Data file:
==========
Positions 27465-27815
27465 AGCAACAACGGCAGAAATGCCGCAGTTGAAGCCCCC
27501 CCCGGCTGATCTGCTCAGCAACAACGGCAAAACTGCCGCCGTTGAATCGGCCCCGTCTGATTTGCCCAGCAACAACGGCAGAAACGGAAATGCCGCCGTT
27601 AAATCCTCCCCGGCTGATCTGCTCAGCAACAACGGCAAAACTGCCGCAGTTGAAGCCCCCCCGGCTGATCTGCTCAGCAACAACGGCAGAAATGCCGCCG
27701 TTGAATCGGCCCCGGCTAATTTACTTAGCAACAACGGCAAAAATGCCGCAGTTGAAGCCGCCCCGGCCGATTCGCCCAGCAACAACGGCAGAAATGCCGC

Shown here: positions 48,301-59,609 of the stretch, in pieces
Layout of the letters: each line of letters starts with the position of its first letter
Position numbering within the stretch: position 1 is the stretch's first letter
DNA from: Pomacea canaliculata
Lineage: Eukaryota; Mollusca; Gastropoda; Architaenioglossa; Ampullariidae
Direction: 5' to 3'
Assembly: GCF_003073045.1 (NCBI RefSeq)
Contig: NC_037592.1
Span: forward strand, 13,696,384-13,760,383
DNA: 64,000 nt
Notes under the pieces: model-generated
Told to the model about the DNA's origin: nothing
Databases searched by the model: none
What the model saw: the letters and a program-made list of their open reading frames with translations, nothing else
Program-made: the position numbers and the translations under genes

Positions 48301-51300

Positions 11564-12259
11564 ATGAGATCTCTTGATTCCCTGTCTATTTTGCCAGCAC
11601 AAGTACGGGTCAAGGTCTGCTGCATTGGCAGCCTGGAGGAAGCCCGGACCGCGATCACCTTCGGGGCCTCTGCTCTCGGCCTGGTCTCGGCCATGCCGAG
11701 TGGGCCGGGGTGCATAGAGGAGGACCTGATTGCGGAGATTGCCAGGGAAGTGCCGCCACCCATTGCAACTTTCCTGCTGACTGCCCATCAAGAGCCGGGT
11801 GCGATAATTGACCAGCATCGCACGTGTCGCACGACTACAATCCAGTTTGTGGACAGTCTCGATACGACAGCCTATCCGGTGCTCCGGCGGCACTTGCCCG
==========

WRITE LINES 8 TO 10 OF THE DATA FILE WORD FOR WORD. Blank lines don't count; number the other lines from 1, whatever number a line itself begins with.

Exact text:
Position numbering within the stretch: position 1 is the stretch's first letter
DNA from: Pomacea canaliculata
Lineage: Eukaryota; Mollusca; Gastropoda; Architaenioglossa; Ampullariidae